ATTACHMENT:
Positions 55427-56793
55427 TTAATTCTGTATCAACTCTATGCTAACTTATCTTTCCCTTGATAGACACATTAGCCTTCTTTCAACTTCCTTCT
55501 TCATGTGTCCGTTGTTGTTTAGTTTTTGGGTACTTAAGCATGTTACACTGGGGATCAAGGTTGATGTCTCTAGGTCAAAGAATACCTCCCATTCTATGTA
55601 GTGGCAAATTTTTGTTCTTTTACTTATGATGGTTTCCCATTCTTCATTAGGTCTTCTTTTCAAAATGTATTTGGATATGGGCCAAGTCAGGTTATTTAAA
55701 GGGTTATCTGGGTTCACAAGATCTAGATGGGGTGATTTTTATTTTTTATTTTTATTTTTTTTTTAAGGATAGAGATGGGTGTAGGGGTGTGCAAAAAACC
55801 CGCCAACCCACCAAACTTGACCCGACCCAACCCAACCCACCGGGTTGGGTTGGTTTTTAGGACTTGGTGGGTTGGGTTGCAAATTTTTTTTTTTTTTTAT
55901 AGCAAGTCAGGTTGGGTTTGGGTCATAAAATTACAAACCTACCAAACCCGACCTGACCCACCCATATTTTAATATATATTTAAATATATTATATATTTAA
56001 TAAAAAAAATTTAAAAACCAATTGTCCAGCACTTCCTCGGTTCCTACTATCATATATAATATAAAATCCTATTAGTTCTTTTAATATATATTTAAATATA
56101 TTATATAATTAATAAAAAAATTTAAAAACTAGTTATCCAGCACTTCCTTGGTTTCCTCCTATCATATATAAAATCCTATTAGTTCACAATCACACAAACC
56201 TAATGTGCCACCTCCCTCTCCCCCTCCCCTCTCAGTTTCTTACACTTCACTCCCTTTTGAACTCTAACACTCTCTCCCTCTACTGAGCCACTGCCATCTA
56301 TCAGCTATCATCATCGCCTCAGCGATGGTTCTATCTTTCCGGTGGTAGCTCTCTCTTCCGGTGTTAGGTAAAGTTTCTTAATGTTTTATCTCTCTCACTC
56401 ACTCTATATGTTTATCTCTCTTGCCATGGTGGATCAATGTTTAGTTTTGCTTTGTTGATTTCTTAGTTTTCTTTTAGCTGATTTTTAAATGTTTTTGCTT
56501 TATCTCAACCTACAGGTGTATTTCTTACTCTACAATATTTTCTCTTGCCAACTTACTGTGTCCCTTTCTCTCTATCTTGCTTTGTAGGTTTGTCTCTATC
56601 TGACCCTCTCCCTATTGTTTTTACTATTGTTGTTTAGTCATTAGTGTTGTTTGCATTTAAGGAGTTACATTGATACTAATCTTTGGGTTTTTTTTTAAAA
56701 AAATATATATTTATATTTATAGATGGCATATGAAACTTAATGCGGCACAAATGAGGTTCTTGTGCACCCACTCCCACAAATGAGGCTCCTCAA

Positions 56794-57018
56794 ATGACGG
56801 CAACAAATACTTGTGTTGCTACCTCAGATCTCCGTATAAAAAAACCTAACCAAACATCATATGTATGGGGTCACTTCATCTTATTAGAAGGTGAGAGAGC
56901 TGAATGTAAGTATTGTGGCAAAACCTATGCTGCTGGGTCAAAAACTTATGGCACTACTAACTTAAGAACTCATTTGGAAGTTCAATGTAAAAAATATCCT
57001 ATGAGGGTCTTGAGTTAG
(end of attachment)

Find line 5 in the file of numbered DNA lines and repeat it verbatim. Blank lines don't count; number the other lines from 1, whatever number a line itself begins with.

55701 GGGTTATCTGGGTTCACAAGATCTAGATGGGGTGATTTTTATTTTTTATTTTTATTTTTTTTTTAAGGATAGAGATGGGTGTAGGGGTGTGCAAAAAACC